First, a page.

Emphasizing the importance of protecting consumer privacy and security, the Federal Trade Commission recently released its staff report on the Internet of Things.

“The only way for the Internet of Things to reach its full potential for innovation is with the trust of American consumers,” FTC Chairwoman Edith Ramirez said in a statement about the report. “We believe that by adopting the best practices we’ve laid out, businesses will be better able to provide consumers the protections they want and allow the benefits of the Internet of Things to be fully realized.”

For purposes of “Internet of Things: Privacy & Security in a Connected World,” the Commission defined the Internet of Things as devices or sensors sold to or used by consumers other than computers, smartphones, or tablets “that connect, store or transmit information with or between each other via the Internet.”

Based in part on the agency’s workshop held on the topic in November 2013 the report offered six recommendations for companies looking to enter the Internet of Things ecosystem, and urged businesses to incorporate privacy principles in their efforts.

Companies should consider security during every part of the design process, “rather than as an afterthought,” the agency said. Employees should be trained about the importance of security and the security measures should be overseen by an appropriate level in the organization. “[C]ompanies must ensure that their personnel practices promote good security.”

Third parties pose significant security concerns, the FTC said. When outside service providers are used, companies should retain only those capable of maintaining reasonable security and their work should be monitored.

The agency recommended that companies adopt a “defense-in-depth” strategy that would utilize multiple layers of security, particularly for systems with significant risk, and implement strong authentication measures that would keep unauthorized users from accessing data or personal information stored on a network.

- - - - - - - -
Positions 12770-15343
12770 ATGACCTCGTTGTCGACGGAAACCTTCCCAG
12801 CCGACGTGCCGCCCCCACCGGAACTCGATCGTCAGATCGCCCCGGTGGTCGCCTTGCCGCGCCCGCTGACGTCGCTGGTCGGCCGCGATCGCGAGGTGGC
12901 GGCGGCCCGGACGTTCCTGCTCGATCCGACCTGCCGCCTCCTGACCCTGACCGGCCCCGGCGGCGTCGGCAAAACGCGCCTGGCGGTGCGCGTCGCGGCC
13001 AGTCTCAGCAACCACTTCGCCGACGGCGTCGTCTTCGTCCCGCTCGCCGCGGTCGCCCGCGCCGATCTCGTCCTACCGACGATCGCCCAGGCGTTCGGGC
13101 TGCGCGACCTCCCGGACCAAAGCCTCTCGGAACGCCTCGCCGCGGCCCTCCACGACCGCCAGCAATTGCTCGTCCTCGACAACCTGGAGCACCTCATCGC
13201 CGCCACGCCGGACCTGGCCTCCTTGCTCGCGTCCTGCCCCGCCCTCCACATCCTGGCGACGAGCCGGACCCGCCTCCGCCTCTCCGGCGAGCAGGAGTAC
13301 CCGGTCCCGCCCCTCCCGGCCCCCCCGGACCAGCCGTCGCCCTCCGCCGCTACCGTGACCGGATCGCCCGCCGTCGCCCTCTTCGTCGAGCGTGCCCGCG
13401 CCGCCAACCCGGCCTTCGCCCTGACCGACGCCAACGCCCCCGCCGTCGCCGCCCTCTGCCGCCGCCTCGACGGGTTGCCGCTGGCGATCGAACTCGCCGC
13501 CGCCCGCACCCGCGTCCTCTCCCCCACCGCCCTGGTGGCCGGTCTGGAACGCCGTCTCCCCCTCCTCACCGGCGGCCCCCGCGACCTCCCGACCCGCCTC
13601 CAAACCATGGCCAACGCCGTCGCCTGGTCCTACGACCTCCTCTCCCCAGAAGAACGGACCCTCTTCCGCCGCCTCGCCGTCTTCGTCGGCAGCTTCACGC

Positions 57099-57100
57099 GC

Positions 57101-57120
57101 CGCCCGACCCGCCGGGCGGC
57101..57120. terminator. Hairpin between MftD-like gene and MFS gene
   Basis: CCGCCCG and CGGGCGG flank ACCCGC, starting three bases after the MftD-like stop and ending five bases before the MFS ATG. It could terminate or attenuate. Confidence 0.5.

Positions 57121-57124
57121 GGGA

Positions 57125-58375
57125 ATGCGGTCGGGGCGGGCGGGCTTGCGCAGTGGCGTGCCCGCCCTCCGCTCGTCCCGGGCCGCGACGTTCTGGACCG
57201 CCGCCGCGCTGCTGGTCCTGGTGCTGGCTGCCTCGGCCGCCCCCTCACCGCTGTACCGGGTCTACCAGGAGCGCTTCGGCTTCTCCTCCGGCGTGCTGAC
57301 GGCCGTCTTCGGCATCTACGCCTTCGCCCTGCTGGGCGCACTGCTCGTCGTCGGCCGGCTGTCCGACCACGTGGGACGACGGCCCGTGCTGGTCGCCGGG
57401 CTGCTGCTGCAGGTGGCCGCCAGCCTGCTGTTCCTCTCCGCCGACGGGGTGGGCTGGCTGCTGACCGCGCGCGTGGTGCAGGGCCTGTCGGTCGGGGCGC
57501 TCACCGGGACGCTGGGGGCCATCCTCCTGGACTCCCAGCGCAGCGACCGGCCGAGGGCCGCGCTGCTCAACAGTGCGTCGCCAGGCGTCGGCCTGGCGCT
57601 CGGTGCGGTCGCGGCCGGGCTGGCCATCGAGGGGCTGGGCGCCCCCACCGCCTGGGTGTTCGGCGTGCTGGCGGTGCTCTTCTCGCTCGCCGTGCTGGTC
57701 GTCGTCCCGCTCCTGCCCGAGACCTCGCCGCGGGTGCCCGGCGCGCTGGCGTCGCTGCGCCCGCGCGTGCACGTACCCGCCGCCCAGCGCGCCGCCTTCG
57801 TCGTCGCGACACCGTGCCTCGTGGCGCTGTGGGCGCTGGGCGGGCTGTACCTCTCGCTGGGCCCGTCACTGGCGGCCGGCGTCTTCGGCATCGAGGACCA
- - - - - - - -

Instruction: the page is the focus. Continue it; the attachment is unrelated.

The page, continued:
Finally, the FTC said businesses should maintain a relationship with connected devices throughout their life cycle, and provide security patches when necessary.

The report also stressed data minimization and suggested that companies limit their collection of consumer data and retain the data for a set period of time (not indefinitely). Companies should notify consumers about data collection and how their information will be used, the FTC added, especially if the collection is beyond what a reasonable consumer would expect.

As for legislation, the staff report noted that the passage of a law now would be premature, given the rapidly evolving nature of the technology involved. That said, the FTC took the opportunity to again call for a general law protecting consumer privacy rights “that is both flexible and technology-neutral.”

To read the staff report, click here.

Why it matters: The Internet of Things has been a hot topic recently, and has prompted a federal hearing on the issue and remarks by FTC Chairwoman Ramirez at the Consumer Electronics Show. Not everyone is in agreement about how to deal with the burgeoning technology, however. Commissioner Maureen K. Ohlhausen concurred in the staff report but did not support two of the recommendations – the call for baseline privacy legislation as well as the report’s support for data minimization. Commissioner Joshua D. Wright filed a dissenting statement, expressing concern that the report makes broad policy recommendations in lieu of the usual workshop report, which synthesizes the record of the proceedings. The “lengthy discussion” of industry best practices and recommendations lacks “analytical support to establish the likelihood that those practices and recommendations, if adopted, would improve consumer welfare,” he wrote.